Can Cisco manage the Vikings? I doubt it:
LONDON (Reuters)—Cisco Systems Inc. is considering buying the world’s top mobile handset maker Nokia in a bid to gain its wireless infrastructure technology, the Business newspaper reported on Sunday.
The paper, which did not reveal the source of its information, said U.S.-based Cisco had traditionally concentrated on acquisitions of niche technology players, but its Chief Executive John Chambers is believed to be interested in merging with a wireless infrastructure company.
“Nokia has been identified as the most likely target,” the paper said.
Cisco’s acquisitions have generally declined sharply in productivity as they’re forced to conform to Cisco’s management model, so this would pretty well signal the end of both companies. That would be a plus to the networking industry, so go for it, router dudes. Voice over IP over 3G++?
Sure, why not.
Everybody in the world has to deal with Google-stalkers, except Google’s CEO, of course:
CNETNews.com, a technology news Web site, said last week that Google had told it that the company would not answer any questions from CNET’s reporters until July 2006. The move came after CNET published an article last month that discussed how the Google search engine can uncover personal information and that raised questions about what information Google collects about its users.
The article, by Elinor Mills, a CNET staff writer, gave several examples of information about Google’s chief executive, Eric E. Schmidt, that could be gleaned from the search engine. These included that his shares in the company were worth $1.5 billion, that he lived in Atherton, Calif., that he was the host of a $10,000-a-plate fund-raiser for Al Gore’s presidential campaign and that he was a pilot.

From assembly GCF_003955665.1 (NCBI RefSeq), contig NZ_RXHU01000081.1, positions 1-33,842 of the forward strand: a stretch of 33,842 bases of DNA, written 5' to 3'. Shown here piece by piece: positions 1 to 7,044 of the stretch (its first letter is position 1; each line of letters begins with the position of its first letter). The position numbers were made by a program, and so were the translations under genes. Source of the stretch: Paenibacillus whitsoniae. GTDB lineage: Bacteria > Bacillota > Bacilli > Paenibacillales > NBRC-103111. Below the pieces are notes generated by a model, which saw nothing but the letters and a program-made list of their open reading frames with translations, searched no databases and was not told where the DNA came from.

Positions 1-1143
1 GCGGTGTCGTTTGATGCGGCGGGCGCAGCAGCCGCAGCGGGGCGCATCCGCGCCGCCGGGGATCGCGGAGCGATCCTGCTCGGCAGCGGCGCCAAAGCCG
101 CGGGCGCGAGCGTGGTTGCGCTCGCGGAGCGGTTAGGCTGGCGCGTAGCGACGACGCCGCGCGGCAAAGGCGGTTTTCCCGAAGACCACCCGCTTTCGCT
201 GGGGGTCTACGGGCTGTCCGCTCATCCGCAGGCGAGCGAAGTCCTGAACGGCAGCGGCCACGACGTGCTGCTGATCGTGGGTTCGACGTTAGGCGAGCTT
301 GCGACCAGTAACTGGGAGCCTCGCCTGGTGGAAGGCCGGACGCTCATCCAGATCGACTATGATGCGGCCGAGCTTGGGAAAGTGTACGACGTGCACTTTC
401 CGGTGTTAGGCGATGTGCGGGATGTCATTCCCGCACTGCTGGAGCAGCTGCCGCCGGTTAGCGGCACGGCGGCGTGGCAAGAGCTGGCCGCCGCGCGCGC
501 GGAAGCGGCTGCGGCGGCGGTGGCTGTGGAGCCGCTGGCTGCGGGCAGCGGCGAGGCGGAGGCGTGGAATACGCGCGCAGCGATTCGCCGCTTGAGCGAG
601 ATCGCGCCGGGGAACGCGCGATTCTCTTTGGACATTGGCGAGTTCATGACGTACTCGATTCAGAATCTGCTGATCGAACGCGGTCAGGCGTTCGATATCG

After the article appeared, David Krane, Google’s director of public relations, called CNET editors to complain, said Jai Singh, the editor in chief of CNETNews.com. “They were unhappy about the fact we used Schmidt’s private information in our story,” Mr. Singh said. “Our view is what we published was all public information, and we actually used their own product to find it.”
Google was supposed to be committed to not being evil, but this act of childish malice belies that claim.
Gee, I wonder if they’re going to demote my site again for saying this. Oh well.
People aren’t as dumb as they look. BBC reports that people dowloaded a whole lot Beethoven than Bono in a fair test:
Forget Coldplay and James Blunt. Forget even Sgt Pepper’s Lonely Hearts Club Band, which, in the version performed at Live8 by Sir Paul McCartney and U2, has become the fastest online-selling song ever. Beethoven has routed the lot of them.
Final figures from the BBC show that the complete Beethoven symphonies on its website were downloaded 1.4m times, with individual works downloaded between 89,000 and 220,000 times. The works were each available for a week, in two tranches, in June.
Sgt Pepper could well end up as the best-selling online track of all time. But its sales figure of just 20,000 online in the two weeks since it has been available contrasts poorly with the admittedly free Beethoven symphonies. (Sgt Pepper cost 79p on the iTunes website.)
Beethoven rules, Bono drools.